The nonprofit organization MAZON is working to end hunger in the United States and Israel for all faiths and backgrounds. They teamed up with us for these posts, and they’ve got some statistics and resources to share with us:
• 1 in 7 Americans struggle with hunger
• 15.3 million American children struggle with hunger
• 5.4 million seniors are food insecure
(That’s not okay.)
I’m extremely fortunate to have access to fresh food (like through my CSA) and that I’m able to prioritize my food choices within my budget. Robert and I choose to invest our money in healthier, whole food choices every week, which can often feel expensive. But we DO have a budget, so I’m not immune to the search for budget-friendly healthy meals. That’s why I loved this challenge of creating a $5 meal, and I’m proud to say that this recipe falls WAY under that $5 limit.
Based on the current prices at my local grocery store (where I do 98% of my food shopping), here is the (estimated) breakdown of cost for each ingredient in this recipe:
1/2 of a sweet potato: $0.38
1/2 of an avocado: $0.50
Handful of spinach or kale: $0.42
1/4 of a can of black beans: $0.25
2 tbsp salsa: $0.14
Small handful of cheese: $0.16
$1.83 per serving!! That’s amazing! And it’s pretty healthy, too. The other thing that bums me out about food in this country is how much food we throw away. It’s so terrible, and I’m guilty of it as well. Bowls like this sweet potato burrito one are fantastic because they’re a great way to use up random bits you have hanging around. The recipe I have listed is where I usually start, but I’ll often add or swap things out depending on what I have on hand. Here are a few suggestions for you:
• leftover chicken, pork, chorizo, etc.
• roasted veggies
• pickled veggies
• rice, quinoa, farro, millet, etc.
• taco seasoning
• parsley, cilantro, etc.
• chipotle crema
• spicy mayo
• hot sauce
• sour cream
• crushed tortilla chips
• shredded carrots
• chickpeas, Northern beans, refried beans, etc.
• shredded brussels sprouts
The possibilities are endless! Go crazy and create your ultimate burrito bowl. Your lunch (or dinner) will never be the same.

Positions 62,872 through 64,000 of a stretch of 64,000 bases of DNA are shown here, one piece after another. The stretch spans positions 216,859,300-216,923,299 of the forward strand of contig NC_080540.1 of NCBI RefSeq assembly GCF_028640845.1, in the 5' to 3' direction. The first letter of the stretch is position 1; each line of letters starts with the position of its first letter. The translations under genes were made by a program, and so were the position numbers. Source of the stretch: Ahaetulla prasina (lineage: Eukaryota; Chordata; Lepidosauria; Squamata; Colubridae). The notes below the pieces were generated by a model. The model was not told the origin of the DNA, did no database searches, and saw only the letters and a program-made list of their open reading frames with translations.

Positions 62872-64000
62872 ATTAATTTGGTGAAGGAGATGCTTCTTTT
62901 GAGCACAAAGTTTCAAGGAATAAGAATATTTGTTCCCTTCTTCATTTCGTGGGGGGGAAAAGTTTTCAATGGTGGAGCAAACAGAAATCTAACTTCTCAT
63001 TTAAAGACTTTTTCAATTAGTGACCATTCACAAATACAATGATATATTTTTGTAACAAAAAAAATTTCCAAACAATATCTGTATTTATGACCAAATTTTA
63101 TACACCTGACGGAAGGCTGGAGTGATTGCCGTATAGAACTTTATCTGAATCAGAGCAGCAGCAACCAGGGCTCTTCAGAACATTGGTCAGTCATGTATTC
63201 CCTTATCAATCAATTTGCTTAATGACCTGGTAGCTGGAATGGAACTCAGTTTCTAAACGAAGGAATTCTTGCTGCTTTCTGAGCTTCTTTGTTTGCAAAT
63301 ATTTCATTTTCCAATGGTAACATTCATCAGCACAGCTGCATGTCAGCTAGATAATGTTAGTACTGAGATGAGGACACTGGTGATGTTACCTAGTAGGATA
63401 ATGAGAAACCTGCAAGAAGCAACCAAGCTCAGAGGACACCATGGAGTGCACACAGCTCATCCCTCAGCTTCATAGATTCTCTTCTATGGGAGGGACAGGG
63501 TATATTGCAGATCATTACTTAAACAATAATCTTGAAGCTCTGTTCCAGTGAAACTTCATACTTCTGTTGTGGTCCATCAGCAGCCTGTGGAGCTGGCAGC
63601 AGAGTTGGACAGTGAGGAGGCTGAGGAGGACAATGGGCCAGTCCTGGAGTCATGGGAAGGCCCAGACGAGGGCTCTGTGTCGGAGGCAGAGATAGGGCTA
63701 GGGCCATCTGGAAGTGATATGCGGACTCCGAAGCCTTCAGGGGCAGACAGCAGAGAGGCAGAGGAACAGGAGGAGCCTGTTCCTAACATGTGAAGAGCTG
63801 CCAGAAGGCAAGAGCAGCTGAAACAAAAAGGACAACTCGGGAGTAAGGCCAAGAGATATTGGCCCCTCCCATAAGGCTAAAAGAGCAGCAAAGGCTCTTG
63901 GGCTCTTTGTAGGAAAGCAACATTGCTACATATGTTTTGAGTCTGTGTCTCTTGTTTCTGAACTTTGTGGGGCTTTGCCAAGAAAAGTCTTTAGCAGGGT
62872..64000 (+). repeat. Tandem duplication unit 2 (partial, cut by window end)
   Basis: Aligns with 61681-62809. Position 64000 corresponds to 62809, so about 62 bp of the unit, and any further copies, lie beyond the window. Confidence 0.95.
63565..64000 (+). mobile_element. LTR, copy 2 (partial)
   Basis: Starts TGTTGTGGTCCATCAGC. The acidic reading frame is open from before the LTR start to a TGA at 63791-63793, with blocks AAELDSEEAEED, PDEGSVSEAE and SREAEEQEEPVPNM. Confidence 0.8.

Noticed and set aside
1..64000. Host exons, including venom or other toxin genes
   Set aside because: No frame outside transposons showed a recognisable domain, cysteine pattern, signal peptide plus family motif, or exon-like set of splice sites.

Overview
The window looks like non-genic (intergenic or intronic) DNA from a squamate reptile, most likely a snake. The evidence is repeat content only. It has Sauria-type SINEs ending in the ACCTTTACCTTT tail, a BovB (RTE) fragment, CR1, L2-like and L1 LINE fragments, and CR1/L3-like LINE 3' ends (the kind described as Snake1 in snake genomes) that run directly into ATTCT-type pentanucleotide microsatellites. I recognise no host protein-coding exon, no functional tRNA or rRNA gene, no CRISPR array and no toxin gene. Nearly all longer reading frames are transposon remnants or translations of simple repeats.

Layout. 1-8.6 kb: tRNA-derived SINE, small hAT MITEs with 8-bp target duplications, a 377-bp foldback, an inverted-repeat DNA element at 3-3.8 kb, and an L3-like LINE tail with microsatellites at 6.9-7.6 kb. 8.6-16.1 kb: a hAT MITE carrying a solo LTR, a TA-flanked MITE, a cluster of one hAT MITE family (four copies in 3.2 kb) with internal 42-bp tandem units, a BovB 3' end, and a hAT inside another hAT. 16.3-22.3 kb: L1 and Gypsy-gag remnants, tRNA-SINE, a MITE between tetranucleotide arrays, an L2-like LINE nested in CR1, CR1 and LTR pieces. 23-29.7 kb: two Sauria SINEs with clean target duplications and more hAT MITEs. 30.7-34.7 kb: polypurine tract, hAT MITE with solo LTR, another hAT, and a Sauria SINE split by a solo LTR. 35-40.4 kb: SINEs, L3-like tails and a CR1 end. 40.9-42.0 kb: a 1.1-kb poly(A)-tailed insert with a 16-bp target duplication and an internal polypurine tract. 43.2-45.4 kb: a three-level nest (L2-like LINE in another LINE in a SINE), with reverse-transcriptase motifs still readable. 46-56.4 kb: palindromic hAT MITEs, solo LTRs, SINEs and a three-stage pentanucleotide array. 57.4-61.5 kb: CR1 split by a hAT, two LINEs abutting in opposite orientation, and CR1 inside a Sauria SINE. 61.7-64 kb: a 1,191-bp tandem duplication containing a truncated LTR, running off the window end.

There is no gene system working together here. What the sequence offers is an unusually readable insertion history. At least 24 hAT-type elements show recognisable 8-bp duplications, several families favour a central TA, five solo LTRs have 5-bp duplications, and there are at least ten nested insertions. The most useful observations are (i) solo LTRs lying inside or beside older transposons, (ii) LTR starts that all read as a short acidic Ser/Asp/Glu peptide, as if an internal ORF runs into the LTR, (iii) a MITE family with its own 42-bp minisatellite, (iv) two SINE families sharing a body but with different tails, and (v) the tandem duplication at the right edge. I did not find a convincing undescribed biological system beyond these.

If you’re looking for other $5 meals, you can find them listed below. If you’d like to help spread the word, please share this post along with the other ones in the series, and talk to your friends and neighbors about this issue. Find a way to help in your community. Maybe we can all join together in our efforts to make this situation better and fill everyone’s bellies with healthy, nutritious food.
• Ramen Alfredo with Fresh Herbs
• Rice Bowl with Egg
• Spring Vegetable Alphabet Soup
• Fried Green Tomato Sabich
• Crustless Veggie Frittate in Muffin Tins
• Black Beans and Cheesy Tortillas
• Avocado Toast with Foolproof Soft Boil Egg
• Vegan Kale Tortilla Salad
• Galette of Slow-Roasted Tomatoes, Caramelized Onions and Corn
• Peanut Butter and Chocolate Overnight Oats
Illustration at top created with pencil and Photoshop.
Prints of my illustrations (along with other products with my work on them) are available in my Society6 shop.
- ¼ - ½ of a sweet potato, baked
- handful of spinach or kale
- ¼ - ½ of an avocado
- a few tbsp of black beans or chickpeas, etc.
- 1-2 tbsp salsa
- sprinkle of cheese (sharp cheddar, feta, etc.)
- optional: spicy mayo, hot sauce, cilantro, sour cream, etc.
- Heat your oven to 425°F. Prick a sweet potato all over with a fork. Place on a foil-lined baking sheet and bake for 45 minutes to an hour, until a fork pierces through it easily. Allow to cool until ready to use.
- If you're using kale or another hearty green, feel free to saute it with some oil and garlic to wilt it a little bit. With spinach I would just keep it fresh. Layer all of your ingredients into a bowl and eat as you please. You can chop up your sweet potato or scoop it out as a mash. You do you.
- Place all of your ingredients in a microwave-safe container. Place the avocado on top with the skin intact. Before microwaving, remove the avocado from the bowl, and then add it later after everything else is warmed up. If there's another ingredient that you don't want to have warmed, pack it in a separate container.